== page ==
A compromise school agreement between the local clergy and the public school board in Faribault and Stillwater, Minn., involving the use of tax funds for church-related schools, long a crucial issue in American society. In 1890, to ease the financial burden of Catholics and with the approval of John ireland, Archbishop of St. Paul, the pastors of parishes in Faribault and Stillwater leased Catholic schools staffed by sisters to public authorities on an annual basis with renewal optional on the agreement of both parties. Each day the pupils assembled in the parish church for Mass and then proceeded to school to receive secular instruction. Religious instruction was given either before or after the legal public school day. The board of education controlled the secular schooling with the sole proviso that no text be used to which the local ordinary objected (Civiltá Cattolica, 1892).
While the Faribault Plan was not the first such experiment in the U.S. (see poughkeepsie plan), it stirred up considerable controversy and opposition from both Catholic and Protestant elements and attracted great attention throughout the nation for two reasons: (1) the Faribault and Stillwater communities were within the jurisdiction of the outspoken Archbishop Ireland, sponsor of the project; and (2) it inspired a pamphlet published in 1891 by Rev. Thomas Bouquillon, which aroused strong feelings in the Catholic communities because of its apparent departure from traditional Catholic philosophy (see bouquillon controversy).
Shortly before the publication of the Bouquillon pamphlet, Ireland had addressed a meeting of the National Education Association (NEA) at St. Paul in the summer of 1890. In his speech, while conceding to the state a right and duty to instruct, Ireland had argued that the exclusion of religion from the classroom would be destructive of religion itself and inimical to the interests of the nation. He then suggested a compromise plan similar to those in effect in England and Prussia or, if this proved to be impossible, an arrangement such as that of Poughkeepsie (NEA Report, 1890). It was the latter suggestion that received the greatest attention and resulted in the experiment being made in Faribault and Stillwater.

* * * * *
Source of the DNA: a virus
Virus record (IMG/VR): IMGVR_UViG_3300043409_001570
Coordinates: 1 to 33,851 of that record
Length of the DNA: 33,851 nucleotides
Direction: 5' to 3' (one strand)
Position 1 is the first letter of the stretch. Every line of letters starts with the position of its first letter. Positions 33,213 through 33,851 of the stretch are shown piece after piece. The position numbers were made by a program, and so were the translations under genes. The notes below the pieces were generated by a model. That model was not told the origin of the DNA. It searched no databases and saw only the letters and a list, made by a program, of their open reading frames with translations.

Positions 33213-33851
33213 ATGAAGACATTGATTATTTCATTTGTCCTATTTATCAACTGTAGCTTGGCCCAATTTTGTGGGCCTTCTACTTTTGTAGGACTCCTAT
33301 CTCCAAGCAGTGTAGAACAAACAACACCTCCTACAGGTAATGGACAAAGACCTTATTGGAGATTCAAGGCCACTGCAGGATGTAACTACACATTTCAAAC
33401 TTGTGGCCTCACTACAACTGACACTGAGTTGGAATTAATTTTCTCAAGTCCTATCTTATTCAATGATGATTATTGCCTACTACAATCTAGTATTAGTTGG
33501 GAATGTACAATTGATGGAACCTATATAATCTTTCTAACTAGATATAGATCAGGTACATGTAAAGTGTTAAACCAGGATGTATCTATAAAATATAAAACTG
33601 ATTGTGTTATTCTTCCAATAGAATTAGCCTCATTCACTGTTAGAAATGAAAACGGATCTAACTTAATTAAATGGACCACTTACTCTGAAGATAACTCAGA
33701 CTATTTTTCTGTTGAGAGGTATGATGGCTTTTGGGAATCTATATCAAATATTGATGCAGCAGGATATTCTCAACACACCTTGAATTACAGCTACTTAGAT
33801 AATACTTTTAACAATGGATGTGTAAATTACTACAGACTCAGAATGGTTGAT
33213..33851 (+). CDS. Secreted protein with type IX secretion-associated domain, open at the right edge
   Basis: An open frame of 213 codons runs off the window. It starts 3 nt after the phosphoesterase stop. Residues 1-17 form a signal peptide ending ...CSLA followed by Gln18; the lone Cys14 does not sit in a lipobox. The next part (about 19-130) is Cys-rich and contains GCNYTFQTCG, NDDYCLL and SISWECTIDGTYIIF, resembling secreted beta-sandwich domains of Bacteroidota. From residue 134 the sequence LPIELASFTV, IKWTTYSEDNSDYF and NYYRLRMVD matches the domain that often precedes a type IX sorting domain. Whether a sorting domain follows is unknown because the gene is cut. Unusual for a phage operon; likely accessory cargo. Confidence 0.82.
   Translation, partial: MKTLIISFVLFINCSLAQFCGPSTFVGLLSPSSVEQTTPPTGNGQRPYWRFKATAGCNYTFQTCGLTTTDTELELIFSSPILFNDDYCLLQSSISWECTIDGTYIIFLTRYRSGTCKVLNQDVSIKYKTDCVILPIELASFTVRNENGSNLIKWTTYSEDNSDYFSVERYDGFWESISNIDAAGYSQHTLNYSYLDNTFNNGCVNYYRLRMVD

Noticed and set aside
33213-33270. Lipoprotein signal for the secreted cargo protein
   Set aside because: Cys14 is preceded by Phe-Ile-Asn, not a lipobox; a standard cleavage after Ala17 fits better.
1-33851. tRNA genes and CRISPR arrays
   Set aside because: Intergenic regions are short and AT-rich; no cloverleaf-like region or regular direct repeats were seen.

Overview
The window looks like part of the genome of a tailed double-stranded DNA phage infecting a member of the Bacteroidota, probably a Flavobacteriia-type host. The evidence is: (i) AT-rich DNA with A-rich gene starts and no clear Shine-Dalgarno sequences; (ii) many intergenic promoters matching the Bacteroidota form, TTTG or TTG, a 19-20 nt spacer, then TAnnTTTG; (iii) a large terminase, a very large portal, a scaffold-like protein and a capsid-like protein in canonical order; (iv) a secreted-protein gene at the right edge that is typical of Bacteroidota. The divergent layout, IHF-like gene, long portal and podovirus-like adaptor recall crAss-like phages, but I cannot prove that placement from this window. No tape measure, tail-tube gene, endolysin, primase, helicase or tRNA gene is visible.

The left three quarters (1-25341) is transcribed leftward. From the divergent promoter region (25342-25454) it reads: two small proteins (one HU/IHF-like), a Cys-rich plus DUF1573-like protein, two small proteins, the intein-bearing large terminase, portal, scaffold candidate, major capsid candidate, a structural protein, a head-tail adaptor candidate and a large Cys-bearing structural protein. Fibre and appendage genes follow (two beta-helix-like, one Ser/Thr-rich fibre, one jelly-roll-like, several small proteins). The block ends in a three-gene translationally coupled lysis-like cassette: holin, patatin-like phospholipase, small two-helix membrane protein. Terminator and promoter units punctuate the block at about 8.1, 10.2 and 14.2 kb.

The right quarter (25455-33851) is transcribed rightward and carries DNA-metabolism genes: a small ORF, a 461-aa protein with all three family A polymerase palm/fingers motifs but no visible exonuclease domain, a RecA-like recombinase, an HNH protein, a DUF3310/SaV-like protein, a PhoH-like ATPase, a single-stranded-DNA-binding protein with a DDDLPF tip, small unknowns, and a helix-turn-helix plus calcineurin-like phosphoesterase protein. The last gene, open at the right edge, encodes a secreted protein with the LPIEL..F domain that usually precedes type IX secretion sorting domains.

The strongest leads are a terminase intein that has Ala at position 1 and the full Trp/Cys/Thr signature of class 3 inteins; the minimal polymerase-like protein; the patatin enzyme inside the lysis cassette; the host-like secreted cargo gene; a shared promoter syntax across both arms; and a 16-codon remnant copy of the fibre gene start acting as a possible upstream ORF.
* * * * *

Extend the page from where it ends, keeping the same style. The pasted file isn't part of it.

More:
The publicity given to the Faribault Plan, however, raised the debate to new vehemence, and the matter was carried to Rome. On April 21, 1892, the Congregation for the Propragation of the Faith issued a decision expressed in words so susceptible to varying interpretations that it provided no solution (American Ecclesiastical Review, Suppl. 1892).
Two years later, the division of opinion among Catholics and the strong feelings aroused by the Bouquillon proposition prompted both Catholic and state authorities to terminate the Faribault experiment. Its discontinuance and, later, that of the Poughkeepsie Plan marked the cessation of efforts on the part of Catholic leadership to find a compromise solution to the church-related school financing problem.
While it would be interesting to speculate on what effect an adoption of the compromise at Faribault might have had on the history of American education and of the Church in America, the fact remains that Catholics became committed to the establishment and maintenance of a Catholic school system. Neverthless, although many elements characterizing the American scene at the time of Faribault and Poughkeepsie no longer endure, the controversy surrounding those plans are of import as Catholics debate the adoption of shared-time plans and augmented released-time programs.
Bibliography: j. a. burns, The Growth and Development of the Catholic School System in the United States (New York 1912). t. j. bouquillon, Education: To Whom Does It Belong? (Baltimore 1892). j. h. moynihan, The Life of Archhishop John Ireland (New York 1953).
[o. c. d'amour]